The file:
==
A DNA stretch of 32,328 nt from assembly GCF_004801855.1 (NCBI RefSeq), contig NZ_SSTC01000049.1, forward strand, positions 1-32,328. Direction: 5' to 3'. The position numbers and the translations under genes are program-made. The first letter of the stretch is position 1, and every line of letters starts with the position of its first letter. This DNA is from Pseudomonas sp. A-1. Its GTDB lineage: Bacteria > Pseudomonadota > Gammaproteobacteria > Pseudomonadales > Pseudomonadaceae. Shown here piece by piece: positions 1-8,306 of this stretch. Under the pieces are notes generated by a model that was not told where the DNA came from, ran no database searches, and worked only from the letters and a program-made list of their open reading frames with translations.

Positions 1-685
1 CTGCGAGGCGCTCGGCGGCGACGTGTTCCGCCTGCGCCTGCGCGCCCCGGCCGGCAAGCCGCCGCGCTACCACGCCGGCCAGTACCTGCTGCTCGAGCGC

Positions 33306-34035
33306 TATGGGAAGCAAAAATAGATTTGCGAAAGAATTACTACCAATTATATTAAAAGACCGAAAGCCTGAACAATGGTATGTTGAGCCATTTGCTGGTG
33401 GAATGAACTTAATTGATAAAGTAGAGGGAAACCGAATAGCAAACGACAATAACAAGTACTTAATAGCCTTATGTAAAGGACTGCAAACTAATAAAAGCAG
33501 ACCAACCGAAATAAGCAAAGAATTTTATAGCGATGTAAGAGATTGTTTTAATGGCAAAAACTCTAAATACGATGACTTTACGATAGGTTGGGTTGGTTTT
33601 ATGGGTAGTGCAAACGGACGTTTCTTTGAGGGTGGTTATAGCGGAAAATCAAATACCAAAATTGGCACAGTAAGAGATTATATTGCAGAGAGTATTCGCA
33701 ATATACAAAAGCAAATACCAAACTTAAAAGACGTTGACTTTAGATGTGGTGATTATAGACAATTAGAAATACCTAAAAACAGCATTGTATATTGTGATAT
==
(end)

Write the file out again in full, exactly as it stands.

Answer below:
A DNA stretch of 32,328 nt from assembly GCF_004801855.1 (NCBI RefSeq), contig NZ_SSTC01000049.1, forward strand, positions 1-32,328. Direction: 5' to 3'. The position numbers and the translations under genes are program-made. The first letter of the stretch is position 1, and every line of letters starts with the position of its first letter. This DNA is from Pseudomonas sp. A-1. Its GTDB lineage: Bacteria > Pseudomonadota > Gammaproteobacteria > Pseudomonadales > Pseudomonadaceae. Shown here piece by piece: positions 1-8,306 of this stretch. Under the pieces are notes generated by a model that was not told where the DNA came from, ran no database searches, and worked only from the letters and a program-made list of their open reading frames with translations.

Positions 1-685
1 CTGCGAGGCGCTCGGCGGCGACGTGTTCCGCCTGCGCCTGCGCGCCCCGGCCGGCAAGCCGCCGCGCTACCACGCCGGCCAGTACCTGCTGCTCGAGCGC

Positions 33306-34035
33306 TATGGGAAGCAAAAATAGATTTGCGAAAGAATTACTACCAATTATATTAAAAGACCGAAAGCCTGAACAATGGTATGTTGAGCCATTTGCTGGTG
33401 GAATGAACTTAATTGATAAAGTAGAGGGAAACCGAATAGCAAACGACAATAACAAGTACTTAATAGCCTTATGTAAAGGACTGCAAACTAATAAAAGCAG
33501 ACCAACCGAAATAAGCAAAGAATTTTATAGCGATGTAAGAGATTGTTTTAATGGCAAAAACTCTAAATACGATGACTTTACGATAGGTTGGGTTGGTTTT
33601 ATGGGTAGTGCAAACGGACGTTTCTTTGAGGGTGGTTATAGCGGAAAATCAAATACCAAAATTGGCACAGTAAGAGATTATATTGCAGAGAGTATTCGCA
33701 ATATACAAAAGCAAATACCAAACTTAAAAGACGTTGACTTTAGATGTGGTGATTATAGACAATTAGAAATACCTAAAAACAGCATTGTATATTGTGATAT